take about 45-60 minutes of classroom time. All the remaining units
contain enough material for approximately 60-90 minutes of teaching.
The units follow a reasonably consistent pattern:
The Preparation section is designed as a brief lead in to the theme of the
unit, not lasting more than five minutes.
The Presentation is usually a listening or reading text, followed by an
exercise in which multi-word verbs are matched with their definitions.
The Drills provide controlled oral practice of the new multi-word verbs.
but they can also be used as prompts for later revision work, or written
The Practice section gives students the opportunity to use the multi-word
verbs to talk about their own experiences and ideas. There are also
practice exercises for prepositions and idiomatic expressions.
How multi-word verbs work deals with the systems of multi-word verbs
and the meaning of some particles.
What's the answer? is designed to check that students have understood
the important differences between a few multi-word verbs. It can be used
as a game or revision activity.
The Jokes provide some light relief. They are related to the theme of the
unit and illustrate some humorous uses of multi-word verbs.
The Writing section provides further written consolidation of the
language covered in the unit.
It is important that students are given some activities for revising the
multi-word verbs they learn in the book. One simple rellsion activity is to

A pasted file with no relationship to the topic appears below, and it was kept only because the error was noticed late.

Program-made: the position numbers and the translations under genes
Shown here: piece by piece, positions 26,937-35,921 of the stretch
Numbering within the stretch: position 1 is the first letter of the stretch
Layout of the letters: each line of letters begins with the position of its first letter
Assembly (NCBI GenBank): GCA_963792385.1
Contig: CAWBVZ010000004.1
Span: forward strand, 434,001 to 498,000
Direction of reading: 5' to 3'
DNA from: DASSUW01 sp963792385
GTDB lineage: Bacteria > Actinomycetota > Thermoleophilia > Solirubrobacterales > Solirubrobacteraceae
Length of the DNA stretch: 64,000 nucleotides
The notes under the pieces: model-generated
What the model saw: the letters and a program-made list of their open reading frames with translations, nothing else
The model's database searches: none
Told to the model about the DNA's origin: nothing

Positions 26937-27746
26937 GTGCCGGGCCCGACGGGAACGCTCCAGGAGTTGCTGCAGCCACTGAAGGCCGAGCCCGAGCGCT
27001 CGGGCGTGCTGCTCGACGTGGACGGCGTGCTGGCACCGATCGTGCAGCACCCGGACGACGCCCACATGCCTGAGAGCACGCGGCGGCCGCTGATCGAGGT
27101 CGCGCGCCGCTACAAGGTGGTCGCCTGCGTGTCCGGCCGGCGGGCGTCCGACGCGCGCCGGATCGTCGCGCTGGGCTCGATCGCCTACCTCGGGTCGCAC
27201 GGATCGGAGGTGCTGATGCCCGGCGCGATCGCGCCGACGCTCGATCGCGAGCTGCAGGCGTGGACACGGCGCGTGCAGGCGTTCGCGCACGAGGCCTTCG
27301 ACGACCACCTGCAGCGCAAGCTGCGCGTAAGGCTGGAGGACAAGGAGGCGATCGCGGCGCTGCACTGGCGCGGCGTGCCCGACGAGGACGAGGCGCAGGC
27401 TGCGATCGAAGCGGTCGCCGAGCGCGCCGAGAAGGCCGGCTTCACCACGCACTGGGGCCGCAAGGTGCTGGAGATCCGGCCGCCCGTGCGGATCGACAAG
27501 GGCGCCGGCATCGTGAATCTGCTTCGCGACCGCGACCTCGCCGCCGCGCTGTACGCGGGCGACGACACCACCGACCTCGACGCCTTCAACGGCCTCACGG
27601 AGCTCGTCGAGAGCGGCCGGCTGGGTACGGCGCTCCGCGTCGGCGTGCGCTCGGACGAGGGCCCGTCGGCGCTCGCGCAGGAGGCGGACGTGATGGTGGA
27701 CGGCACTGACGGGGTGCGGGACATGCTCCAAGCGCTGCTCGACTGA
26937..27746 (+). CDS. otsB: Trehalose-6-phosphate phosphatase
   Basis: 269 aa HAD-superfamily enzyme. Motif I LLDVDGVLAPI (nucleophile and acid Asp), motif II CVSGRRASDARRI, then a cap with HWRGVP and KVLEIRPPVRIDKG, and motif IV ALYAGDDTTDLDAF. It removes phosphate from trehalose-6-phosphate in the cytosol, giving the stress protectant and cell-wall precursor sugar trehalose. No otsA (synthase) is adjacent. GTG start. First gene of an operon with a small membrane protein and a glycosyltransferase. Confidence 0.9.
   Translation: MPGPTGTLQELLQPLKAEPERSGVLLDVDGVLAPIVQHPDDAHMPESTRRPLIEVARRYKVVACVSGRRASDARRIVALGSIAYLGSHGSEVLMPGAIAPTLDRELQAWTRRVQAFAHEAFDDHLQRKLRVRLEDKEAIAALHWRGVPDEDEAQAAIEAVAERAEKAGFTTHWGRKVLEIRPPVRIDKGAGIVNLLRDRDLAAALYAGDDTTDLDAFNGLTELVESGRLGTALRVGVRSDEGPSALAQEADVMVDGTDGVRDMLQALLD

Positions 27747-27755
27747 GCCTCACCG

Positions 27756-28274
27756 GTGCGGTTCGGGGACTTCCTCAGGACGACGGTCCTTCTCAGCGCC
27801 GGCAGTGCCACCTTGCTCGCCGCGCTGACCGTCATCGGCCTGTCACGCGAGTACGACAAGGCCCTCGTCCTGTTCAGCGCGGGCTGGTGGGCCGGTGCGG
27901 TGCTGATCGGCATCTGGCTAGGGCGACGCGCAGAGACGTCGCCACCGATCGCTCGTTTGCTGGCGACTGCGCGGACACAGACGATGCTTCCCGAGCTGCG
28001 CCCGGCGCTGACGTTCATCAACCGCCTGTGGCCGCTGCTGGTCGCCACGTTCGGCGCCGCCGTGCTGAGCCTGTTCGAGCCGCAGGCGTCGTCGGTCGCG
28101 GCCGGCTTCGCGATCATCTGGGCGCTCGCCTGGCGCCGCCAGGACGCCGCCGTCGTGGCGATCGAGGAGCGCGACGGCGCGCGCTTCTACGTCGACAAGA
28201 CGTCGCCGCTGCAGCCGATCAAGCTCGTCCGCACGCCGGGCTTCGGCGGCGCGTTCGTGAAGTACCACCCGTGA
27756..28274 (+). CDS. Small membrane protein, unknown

put students into pairs and tell student A to read the definitions of some
the multi-word verbs while student B says what the multi-word verb is.
Alternatively, some multi-word verbs can be put into a 'Find someone
who' activity as a warmer for the start of a lesson (e.g. 'Find someone
who sets off for school very early in the morning'). Students can be asked
to act out some of the dialogues on the tape, and their spoken or written
errors with multi-word verbs can be used in a Grammar Auction game.
To the student working independently
Read and listen to the presentation reading and listening texts. using the
cassette and the tapescripts. Then do the exercises which follow.
Test yourself by listening and responding to the drills on the cassette.
Alternatively, use the tapescript of the drills - you can cover up the
answer and see if you produce the right response.
Work through the written exercises in the book and check your answers
in the Answer key.
Find a friend to practise the spoken exercises with, or write out what you
Do the free writing activities and then find someone who can correct
What are multiword verbs?
Multi-word verbs are verbs that combine with one or two particles
(a preposition and/or an adverb).
I'm looking for m y keys. Have you seen them?
(verb + preposition)
Look out! There's a car coming!
(verb + adverb)
A snob is someone who looks down on people of a lower social class.
(verb + adverb + preposition)
If the addition of the particle(s) changes the meaning of the verb, it is
usually called a phrasal verb because it has the meaning of a phrase.
However, there are so many different types of phrasal verbs that it is
easier to call all combinations of verb + particle(s) multi-word verbs.
Literal or non-literal
Look at the following example, where the verb and particle keep their
separate literal meaning.
He looked up and saw a plane.
Here the meaning of the verb and the particle have not changed.
He looked up = He looked + up (in the direction of the sky).
Sometimes the addition of the particle(s) creates a multi-word verb that
has a different meaning.
He looked up all the new words in the dictionary.
In this sentence, look up = to h d information in a reference book.
The first three example sentences on this page all have multi-word verbs
with non-literal meanings. Look at them and decide what they mean.
to look for someone/something =
to look out
to look down on someone